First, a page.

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An Essay on African Philosophical Thought: The Akan Conceptual Scheme

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In this sustained and nuanced attempt to define a genuinely African philosophy, Kwame Gyekye rejects the idea that an African philosophy consists simply of the work of Africans writing on philosophy. It must, Gyekye argues, arise from African thought itself, relate to the culture out of which it grows, and provide the possibility of a continuation of a philosophy linked to culture. Offering a philosophical clarification and interpretation of the concepts in the ontology, philosophical psychology, theology, and ethics of the Akan of Ghana, Gyekye argues that critical analyses of specific traditional African modes of thought are necessary to develop a distinctively African philosophy as well as cultural values in the modern world.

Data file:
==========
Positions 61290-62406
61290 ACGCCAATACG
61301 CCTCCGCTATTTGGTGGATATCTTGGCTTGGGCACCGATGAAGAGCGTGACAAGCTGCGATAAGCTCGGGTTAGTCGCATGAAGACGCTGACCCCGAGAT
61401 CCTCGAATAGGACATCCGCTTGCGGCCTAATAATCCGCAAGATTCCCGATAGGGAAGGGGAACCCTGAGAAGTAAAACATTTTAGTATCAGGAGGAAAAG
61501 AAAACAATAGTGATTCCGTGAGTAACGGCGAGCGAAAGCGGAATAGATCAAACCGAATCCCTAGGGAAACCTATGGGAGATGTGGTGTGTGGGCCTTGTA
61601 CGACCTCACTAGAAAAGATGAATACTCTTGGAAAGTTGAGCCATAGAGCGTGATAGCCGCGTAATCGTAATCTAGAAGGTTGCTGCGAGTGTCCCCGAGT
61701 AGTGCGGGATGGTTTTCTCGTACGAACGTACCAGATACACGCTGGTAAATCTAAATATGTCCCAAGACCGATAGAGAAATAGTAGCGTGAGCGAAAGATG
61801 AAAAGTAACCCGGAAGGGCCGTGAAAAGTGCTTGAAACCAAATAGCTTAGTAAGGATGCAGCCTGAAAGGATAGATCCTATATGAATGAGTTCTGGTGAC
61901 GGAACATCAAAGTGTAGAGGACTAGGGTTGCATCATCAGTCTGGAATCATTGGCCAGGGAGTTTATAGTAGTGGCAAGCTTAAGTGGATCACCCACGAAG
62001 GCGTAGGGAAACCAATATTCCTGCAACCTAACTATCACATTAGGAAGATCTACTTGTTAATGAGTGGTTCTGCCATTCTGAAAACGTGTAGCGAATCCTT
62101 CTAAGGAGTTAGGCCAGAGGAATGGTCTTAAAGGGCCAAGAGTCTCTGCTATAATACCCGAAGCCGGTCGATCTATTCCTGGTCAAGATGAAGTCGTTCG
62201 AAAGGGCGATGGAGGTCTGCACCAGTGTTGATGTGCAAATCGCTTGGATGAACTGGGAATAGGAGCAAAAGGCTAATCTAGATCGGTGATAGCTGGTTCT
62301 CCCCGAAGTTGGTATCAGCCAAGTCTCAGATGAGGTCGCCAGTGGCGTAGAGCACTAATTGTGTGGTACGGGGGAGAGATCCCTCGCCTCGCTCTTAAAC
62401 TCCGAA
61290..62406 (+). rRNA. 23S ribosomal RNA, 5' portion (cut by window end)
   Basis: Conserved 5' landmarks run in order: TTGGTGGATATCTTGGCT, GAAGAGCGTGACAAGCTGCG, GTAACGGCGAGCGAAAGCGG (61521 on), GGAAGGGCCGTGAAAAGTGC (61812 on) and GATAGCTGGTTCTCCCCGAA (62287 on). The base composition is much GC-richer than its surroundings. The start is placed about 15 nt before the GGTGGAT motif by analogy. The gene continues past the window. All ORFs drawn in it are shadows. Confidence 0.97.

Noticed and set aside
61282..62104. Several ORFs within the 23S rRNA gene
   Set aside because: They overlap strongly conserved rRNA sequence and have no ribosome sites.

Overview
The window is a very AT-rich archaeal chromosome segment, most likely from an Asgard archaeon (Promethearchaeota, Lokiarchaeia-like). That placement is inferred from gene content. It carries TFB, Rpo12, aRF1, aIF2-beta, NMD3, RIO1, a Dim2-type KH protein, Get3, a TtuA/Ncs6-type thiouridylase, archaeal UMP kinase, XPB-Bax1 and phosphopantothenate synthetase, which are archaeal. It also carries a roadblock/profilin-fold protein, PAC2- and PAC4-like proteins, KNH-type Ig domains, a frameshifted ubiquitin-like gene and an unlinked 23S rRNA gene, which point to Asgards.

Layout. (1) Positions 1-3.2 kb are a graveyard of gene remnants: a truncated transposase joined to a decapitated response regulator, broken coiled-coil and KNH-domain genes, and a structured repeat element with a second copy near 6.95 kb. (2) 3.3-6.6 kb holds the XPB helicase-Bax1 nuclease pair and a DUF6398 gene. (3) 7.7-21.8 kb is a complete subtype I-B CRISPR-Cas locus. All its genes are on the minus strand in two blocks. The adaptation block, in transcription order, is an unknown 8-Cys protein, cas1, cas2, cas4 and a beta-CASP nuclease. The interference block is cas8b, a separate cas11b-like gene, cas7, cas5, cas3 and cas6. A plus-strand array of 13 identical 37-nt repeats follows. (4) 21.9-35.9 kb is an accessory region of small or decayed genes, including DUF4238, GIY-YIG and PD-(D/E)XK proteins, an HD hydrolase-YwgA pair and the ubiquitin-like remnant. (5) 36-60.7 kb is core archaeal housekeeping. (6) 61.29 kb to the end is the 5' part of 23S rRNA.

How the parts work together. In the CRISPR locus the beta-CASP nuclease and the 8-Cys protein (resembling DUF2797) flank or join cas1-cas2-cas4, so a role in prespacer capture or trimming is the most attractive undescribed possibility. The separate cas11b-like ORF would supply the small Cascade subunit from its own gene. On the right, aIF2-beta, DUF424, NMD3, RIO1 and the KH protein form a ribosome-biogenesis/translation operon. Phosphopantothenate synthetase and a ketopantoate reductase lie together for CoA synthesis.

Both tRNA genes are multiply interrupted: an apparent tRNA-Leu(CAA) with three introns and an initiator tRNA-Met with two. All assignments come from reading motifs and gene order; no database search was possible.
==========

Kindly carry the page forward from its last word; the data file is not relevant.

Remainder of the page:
About the Author:

Kwame Gyekye, a professor of philosophy at the University of Ghana, is currently a visiting professor of philosophy and African American studies at Temple University. He is the author of numerous articles and books, including The Unexamined Life: Philosophy and the African Experience.

Religious Studies Review - James H. Evans

The author builds an impressive case for an indigenous African philosophy which is different from but not inferior to European philosophy. This text is valuable because [of its] insights into the relationship between life and thought, philosophy and experience.